Breonna Taylor’s no-guilty verdict reactivates Kentucky protests

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The spasms of outrage against police brutality and the racial injustice that have shaken the United States since last May have found new arguments. A Louisville grand jury (Kentucky) ha left unpunished the three white cops that they killed the African American woman in March Breonna Taylor after breaking into the house she shared with her boyfriend during an investigation in which they made the wrong suspects. The controversial verdict of the popular jury only accuses one of the policemen, but he does not do it for shooting Taylor, but against the occupants of an adjoining house. The judicial resolution of the case has been received with protests on the streets of Louisville, where the first violent clashes with the police.

The name Breonna Taylor has been one of the war cries of Black Lives Matter, the movement that has led the protests against racism of the last few months. Public figures like Michelle Obama The Oprah Winfrey they called for justice to be done and the Democratic leadership invoked his death to condemn police excesses. But that justice has so far moved with remarkable slowness and little transparency. The city refused to make public the autopsy reports or the images that the agent cameras Plainclothes who broke into his home with a warrant obtained for a narcotics investigation. Inside They found no drugs or the suspect what were they looking for.

Instead they ran into Taylor, a 26-year-old health worker who was sleeping when they broke down the door, and her boyfriend, Kenneth Walker, who, before shooting several times at the agents with a legally obtained weapon, called 911 to alert them of the apparent entry of intruders into the house. Walker emerged unscathed from the collision, but Taylor, who was unarmed, received eight shots in the hall. “Is a scandalous and offensive decision& rdquor ;, said the victim’s attorney after hearing the verdict.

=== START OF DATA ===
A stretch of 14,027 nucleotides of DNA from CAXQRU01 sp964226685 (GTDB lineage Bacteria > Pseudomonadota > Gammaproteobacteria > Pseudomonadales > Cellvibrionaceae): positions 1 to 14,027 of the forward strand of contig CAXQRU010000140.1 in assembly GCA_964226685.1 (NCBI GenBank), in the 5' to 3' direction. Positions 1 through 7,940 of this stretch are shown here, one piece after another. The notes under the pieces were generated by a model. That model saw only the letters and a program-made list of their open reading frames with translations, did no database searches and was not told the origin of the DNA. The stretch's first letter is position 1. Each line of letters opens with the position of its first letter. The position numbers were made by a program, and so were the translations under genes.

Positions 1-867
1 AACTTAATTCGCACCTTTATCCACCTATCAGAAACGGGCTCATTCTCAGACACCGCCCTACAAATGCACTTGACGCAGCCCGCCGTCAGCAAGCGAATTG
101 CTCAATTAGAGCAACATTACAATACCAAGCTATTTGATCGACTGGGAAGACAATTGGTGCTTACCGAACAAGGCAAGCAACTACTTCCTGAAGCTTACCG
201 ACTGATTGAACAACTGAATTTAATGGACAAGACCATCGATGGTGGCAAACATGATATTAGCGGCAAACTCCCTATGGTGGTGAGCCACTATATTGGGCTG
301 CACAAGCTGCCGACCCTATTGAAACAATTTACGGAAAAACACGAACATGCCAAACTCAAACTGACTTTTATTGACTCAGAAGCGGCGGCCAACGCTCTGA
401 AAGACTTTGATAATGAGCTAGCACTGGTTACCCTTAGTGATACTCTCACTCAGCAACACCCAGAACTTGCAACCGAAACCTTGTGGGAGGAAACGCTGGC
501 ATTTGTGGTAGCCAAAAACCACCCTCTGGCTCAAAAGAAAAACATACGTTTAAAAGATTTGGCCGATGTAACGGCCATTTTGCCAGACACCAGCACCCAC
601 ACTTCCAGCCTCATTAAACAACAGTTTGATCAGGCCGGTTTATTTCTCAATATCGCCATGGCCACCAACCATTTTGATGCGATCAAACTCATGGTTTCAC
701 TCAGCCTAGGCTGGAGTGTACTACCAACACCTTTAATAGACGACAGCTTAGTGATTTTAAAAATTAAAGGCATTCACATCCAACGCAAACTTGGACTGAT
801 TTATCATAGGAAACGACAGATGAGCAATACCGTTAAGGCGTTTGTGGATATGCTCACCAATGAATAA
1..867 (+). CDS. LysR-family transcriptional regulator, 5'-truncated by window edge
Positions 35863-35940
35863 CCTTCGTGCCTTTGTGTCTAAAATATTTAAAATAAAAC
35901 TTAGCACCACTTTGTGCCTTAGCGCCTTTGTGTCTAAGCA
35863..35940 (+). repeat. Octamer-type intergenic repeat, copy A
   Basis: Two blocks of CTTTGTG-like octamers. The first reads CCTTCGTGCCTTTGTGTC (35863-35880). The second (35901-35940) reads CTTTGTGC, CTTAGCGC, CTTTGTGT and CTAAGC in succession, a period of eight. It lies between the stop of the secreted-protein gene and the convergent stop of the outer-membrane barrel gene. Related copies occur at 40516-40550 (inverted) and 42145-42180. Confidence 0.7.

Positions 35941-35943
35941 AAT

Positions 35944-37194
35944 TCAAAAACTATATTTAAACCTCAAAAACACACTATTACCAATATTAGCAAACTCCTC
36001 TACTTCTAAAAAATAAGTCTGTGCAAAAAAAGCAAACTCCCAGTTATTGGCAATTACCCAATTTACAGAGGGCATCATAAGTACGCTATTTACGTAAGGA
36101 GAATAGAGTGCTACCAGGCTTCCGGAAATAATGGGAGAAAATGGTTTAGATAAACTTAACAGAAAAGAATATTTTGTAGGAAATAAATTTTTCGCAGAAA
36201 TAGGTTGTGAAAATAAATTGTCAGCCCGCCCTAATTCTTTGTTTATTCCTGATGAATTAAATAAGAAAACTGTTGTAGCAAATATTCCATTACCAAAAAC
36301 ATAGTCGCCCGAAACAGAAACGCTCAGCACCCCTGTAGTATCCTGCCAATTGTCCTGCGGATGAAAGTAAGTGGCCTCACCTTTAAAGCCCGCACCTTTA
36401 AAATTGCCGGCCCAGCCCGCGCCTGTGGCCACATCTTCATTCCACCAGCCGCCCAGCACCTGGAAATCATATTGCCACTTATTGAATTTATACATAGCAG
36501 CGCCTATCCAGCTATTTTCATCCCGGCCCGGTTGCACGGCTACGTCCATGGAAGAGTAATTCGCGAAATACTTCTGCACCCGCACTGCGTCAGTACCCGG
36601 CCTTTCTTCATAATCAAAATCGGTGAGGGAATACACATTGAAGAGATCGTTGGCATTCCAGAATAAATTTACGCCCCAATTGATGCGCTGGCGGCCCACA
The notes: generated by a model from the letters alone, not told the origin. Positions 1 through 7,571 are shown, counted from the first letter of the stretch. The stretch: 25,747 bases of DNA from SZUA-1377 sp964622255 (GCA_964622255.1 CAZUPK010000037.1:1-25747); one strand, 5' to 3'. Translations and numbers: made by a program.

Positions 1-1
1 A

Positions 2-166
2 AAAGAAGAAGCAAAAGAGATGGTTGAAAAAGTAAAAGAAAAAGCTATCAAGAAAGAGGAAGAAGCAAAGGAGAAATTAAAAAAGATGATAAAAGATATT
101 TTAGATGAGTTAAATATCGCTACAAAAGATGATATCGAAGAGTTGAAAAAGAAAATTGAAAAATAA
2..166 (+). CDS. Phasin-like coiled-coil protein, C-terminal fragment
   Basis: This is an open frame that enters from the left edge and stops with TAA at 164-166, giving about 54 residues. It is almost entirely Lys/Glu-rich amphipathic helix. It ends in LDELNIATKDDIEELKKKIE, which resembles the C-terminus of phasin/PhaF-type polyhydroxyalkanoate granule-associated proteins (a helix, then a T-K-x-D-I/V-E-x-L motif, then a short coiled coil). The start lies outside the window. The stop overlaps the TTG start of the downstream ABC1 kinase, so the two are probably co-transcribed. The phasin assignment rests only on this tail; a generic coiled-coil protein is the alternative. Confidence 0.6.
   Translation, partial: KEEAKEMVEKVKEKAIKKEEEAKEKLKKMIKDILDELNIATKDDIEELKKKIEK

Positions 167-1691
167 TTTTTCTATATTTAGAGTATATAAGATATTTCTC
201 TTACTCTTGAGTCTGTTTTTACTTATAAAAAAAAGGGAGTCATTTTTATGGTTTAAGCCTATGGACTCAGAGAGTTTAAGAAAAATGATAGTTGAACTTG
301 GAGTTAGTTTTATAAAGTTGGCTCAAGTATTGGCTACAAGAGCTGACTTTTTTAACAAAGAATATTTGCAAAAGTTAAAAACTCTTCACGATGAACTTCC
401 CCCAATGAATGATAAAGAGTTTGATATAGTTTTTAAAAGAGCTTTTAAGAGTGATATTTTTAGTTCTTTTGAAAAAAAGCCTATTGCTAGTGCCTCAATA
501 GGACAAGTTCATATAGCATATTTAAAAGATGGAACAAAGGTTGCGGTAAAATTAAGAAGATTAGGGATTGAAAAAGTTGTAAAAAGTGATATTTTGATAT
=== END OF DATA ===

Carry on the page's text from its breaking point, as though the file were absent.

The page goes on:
Police lawyers argued during the trial that the officers fired to protect themselves and that they identified themselves before entering the home, a claim denied by Walker and several witnesses. But the agents have had the backing of the fiscal general de Kentucky, Daniel Cameron, the first African-American to hold the office in state history. Republican and very close to President Trump, who came to include him in his list of future candidates to fill the vacancy of the Supreme Court after the death of Ruth Bader Ginsburg, Cameron defended the verdict and the actions of the police, which in his opinion acted in self-defense. “Criminal justice was not conceived to respond to every lament and mourning,” he said at a press conference.

But among civil rights activists and protesters who took to the streets, the frustration was palpable. Some cried after hearing the verdict, before marching through the periphery of Louisville, which erected barricades in its urban center after declaring the state of emergency. “I know our community is very disappointed, & rdquor;” said the president of the Urban League in the city, Sadiqa Reynolds. “We live in one very racist societyto. To think that charges would be brought against white police officers or anyone in uniform for taking the life of a young black woman was a very unlikely idea in this city and this country & rdquor ;.

The next few hours in Louisville will be high risk. Some media showed images of white paramilitaries arriving in the city, supposedly to defend it from possible disturbances by protesters. Asked about the verdict, Trump slipped the answer to present himself as a champion of black rights. “I love the black community and have done more for it than any president, perhaps with the exception of Lincoln & rdquor ;.

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